Econometrica: Sep 2007, Volume 75, Issue 5

Incentives, Contracts, and Markets: A General Equilibrium Theory of Firms

DOI: 10.1111/j.1468-0262.2007.00799.x
p. 1453-1500

William R. Zame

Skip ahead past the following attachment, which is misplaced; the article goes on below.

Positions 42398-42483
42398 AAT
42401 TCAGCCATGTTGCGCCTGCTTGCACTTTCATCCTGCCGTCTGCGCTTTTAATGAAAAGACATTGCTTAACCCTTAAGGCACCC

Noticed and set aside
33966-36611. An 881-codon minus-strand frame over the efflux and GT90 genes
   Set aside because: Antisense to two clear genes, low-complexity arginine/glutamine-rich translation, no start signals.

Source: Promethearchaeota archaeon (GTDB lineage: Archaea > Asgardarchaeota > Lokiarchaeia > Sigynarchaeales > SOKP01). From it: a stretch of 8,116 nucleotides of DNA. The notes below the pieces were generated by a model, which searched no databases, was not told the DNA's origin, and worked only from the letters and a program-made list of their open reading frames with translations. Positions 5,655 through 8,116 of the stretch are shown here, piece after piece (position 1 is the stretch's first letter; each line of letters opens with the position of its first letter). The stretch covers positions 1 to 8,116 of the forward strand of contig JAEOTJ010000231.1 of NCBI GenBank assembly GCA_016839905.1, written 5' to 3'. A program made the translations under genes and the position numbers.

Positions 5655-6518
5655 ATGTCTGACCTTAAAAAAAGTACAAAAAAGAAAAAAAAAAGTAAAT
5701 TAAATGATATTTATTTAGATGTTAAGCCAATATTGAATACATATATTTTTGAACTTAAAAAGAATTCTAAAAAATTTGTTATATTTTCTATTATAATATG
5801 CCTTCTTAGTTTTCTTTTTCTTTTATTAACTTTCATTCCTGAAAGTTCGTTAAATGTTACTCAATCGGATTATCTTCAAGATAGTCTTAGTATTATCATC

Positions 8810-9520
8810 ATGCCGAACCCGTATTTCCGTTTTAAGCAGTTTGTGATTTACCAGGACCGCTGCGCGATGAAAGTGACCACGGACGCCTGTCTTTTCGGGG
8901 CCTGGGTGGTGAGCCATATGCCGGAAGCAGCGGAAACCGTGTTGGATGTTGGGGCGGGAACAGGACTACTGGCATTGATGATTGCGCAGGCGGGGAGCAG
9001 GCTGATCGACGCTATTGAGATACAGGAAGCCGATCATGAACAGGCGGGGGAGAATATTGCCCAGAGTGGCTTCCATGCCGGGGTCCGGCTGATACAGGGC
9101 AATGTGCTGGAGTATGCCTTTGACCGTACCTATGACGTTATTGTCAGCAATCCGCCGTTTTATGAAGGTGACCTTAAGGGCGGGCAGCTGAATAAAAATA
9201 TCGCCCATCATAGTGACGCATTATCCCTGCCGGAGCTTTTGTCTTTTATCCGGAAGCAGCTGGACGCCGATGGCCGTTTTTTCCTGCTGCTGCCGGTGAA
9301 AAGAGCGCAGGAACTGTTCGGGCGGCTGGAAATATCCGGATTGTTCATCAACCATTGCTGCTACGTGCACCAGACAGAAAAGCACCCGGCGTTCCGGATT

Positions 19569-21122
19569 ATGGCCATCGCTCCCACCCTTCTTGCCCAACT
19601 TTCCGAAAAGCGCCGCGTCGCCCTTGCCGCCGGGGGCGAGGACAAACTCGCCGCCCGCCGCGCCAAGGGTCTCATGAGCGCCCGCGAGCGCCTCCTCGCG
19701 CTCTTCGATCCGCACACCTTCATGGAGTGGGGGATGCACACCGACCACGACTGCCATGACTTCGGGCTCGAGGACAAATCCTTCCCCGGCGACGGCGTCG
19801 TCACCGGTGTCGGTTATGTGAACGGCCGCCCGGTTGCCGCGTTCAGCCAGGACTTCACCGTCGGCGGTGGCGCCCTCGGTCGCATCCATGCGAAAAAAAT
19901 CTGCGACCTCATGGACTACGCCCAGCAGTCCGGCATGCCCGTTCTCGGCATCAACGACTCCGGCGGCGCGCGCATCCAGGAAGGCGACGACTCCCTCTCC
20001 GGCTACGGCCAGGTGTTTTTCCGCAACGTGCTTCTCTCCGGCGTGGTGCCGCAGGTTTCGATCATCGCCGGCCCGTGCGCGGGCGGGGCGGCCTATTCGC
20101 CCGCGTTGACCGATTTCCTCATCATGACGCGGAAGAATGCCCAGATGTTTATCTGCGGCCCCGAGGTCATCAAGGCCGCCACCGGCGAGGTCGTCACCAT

This paper takes steps toward integrating firm theory in the spirit of Alchian and Demsetz (1972) and Grossman and Hart (1986), contract theory in the spirit of Holmstrom (1979), and general equilibrium theory in the spirit of Arrow and Debreu (1954) and McKenzie (1959). In the model presented here, the set of firms that form and the contractual arrangements that appear, the assignments of agents to firms, the prices faced by firms for inputs and outputs, and the incentives to agents are all determined endogenously at equilibrium. Agents choose consumption—but they also choose which firms to join, which roles to occupy in those firms, and which actions to take in those roles. Agents interact anonymously with the (large) market, but strategically within the (small) firms they join. The model accommodates moral hazard, adverse selection, signaling, and insurance. Equilibria may be Pareto ranked.

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